Probably the best place for me to start is in the kitchen. With a family of six and two of them in their teen growth spurt years, it seems like we are at the grocery store every other day! How to save money on groceries can almost be as complex as trying to find out the meaning of life. In fact, finding out the meaning of life might be a bit easier! After much research and reflecting back to our “college years”, I found I need to go back to the basics:
1. Create a Budget
2. Meal Planning
3. Using Coupons
Budgets are a necessary evil. No one likes to use them but if you’ve ever tried then you know that all the work is on the front end. After you’ve hemmed and hawed and hashed out the line items and dollar amounts, it is easier the next month. At a glance, you can see where you’ve overspent and where you’ve saved to make adjustments.
Create a food budget. The same principle applies as with a larger household budget.
1. Look at your current grocery store receipts. Write down the categories of foods that you buy: Snacks, breakfast foods, dinner meal items, beverages, prepared foods, recurring food needs (milk, bread, eggs and the like). Calculate roughly where you are spending the most money.
2. How many times do you visit the grocery store? Your receipt tapes will tell you that as well. It is a fact that the more you visit the store on a monthly basis, the more money you will spend. This is not just because you are making another trip. If you go for one or two things, you will inevitably come out with five or six. This doesn’t take into account the gas spent driving to the store and back. Figure out how much you need to make it with one or two grocery trips a month. You may have to return for frequently used items that you can’t buy in bulk.
3. Decide how you can trim those categories of spending. For instance, if you are spending 50 dollars on snacks each month, do you need to? A bag of chips is almost 50 percent air due to the manufacturing process. You are paying 4 dollars for half a bag of chips. Besides that, eating lots of salty or sweet processed foods are not exactly healthy for you or your family. If the kids are complaining, trim the snack budget and choose portioned sized bags of snacks and healthier snacks to help wean them off of their processed snacks for good.
How many times have you walked into the house and had no idea what you were going to cook? If you are a busy mom, that is not anything new. With kids, career, recitals, community activities and the rest of it, it is easy to see where dinner would fall through the cracks.
Don’t worry; there is a fix for this. It is called meal planning. Online, there are meal menus that you can purchase from meal planning services that fit your family’s nutritional requirements. All you do is use the included grocery list to shop once a week for all of your meals. Then, follow the recipes. This is also great if you are trying to lose weight! You will not need to worry about being tempted if you stick to a meal plan.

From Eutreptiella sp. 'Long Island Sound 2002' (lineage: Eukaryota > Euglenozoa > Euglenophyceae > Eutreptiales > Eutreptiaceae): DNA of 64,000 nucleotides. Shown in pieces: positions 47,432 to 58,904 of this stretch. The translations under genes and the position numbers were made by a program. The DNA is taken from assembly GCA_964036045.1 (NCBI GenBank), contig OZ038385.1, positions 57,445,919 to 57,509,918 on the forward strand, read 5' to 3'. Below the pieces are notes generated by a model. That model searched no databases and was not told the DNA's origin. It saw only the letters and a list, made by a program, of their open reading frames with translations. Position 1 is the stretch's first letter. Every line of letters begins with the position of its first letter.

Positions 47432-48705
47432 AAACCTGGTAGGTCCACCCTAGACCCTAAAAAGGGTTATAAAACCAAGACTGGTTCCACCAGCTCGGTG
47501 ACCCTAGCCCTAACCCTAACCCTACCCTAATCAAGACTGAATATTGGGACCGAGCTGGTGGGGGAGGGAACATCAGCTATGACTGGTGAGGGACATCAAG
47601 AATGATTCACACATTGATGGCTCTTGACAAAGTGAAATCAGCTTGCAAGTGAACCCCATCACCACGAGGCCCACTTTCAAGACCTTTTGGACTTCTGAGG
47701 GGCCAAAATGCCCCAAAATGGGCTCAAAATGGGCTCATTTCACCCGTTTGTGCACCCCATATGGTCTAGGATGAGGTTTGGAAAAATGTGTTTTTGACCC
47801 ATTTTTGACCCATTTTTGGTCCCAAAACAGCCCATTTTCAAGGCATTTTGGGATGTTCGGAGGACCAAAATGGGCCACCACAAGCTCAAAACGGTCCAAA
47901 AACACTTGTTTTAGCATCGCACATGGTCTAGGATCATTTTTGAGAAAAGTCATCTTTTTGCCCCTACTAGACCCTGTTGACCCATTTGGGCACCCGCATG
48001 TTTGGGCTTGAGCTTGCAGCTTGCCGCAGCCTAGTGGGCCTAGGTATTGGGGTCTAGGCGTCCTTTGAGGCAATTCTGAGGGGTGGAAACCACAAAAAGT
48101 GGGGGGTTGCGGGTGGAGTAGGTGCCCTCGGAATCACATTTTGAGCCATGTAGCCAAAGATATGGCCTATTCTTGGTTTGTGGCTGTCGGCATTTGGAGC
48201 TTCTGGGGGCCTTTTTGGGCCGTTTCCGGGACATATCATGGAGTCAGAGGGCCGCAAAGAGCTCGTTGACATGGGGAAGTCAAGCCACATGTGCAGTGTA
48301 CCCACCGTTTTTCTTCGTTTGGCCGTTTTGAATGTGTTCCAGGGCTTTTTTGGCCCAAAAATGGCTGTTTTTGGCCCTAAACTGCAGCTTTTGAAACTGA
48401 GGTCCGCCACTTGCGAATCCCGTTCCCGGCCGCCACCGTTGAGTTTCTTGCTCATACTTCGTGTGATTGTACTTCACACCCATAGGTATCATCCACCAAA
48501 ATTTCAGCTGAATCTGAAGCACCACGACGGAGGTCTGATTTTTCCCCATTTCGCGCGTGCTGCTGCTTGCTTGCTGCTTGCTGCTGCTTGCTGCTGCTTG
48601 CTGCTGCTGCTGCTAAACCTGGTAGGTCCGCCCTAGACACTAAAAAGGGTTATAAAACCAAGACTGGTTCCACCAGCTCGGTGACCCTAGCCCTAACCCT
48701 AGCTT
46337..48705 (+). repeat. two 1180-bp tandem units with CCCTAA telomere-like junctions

Since we are in the business of saving money, this is only one option. You know your family. You can accomplish the same thing by polling your family to see what types of food they like the best. If you use your own recipes, you can be your own meal planning service. Here are some pointers.
* Create menu cards – This makes it easier to access the list of ingredients for each meal you are planning. Keep them in a card file with dividers to designate Breakfast, Lunch, Dinner, and Dessert.
* Use the cards to create your grocery list. You can find free printable blank shopping lists on the internet for your convenience.
Make a List
You will be inundated with lists, but moms know how to keep them all together in a safe place. This list we are talking about is an inventory of your kitchen cabinets and the pantry. You are looking to record the names of the items that you use the most. Be sure to include your staple items that can be used to whip up any meal in a jiffy:
* Flour (white and wheat)
* Yeast (if you like to make your own bread. A new idea?)
* Rice (wild, white and brown)
* Pasta (macaroni, penne, shells, etc. whole wheat, multigrain and white if you prefer)
* Broth (chicken, beef, vegetable)
* Cream soups (chicken, mushroom, celery)
* Condiments (salt, pepper, seasoned salt, soy sauce, Worcestershire sauce, Italian seasoning)
You may have more staples depending again on your family’s eating habits. This list is also going to be used for another purpose so you might want to use a mini one subject notebook. When you eventually reach the store (and you will), use this list to record the prices for each item at the store where you shop for them. It is tedious at first, but you’ll be thankful later when you are comparing prices in-store circulars.
I used to be afraid of couponing, but I found a great book: “Confessions of a Couponer”, written by my friend Cara that made it clear and inspired me to try. Coupons are like money in a colorful form. The manufacturer gets a break when you use them so why not? It can’t hurt. Even saving five dollars on your bill is better than paying full price especially for items that you use regularly. Think of all the money that has already been thrown away each time you throw them away from the Sunday newspaper.
Stay tuned for more tips on how to save money and use coupons this week!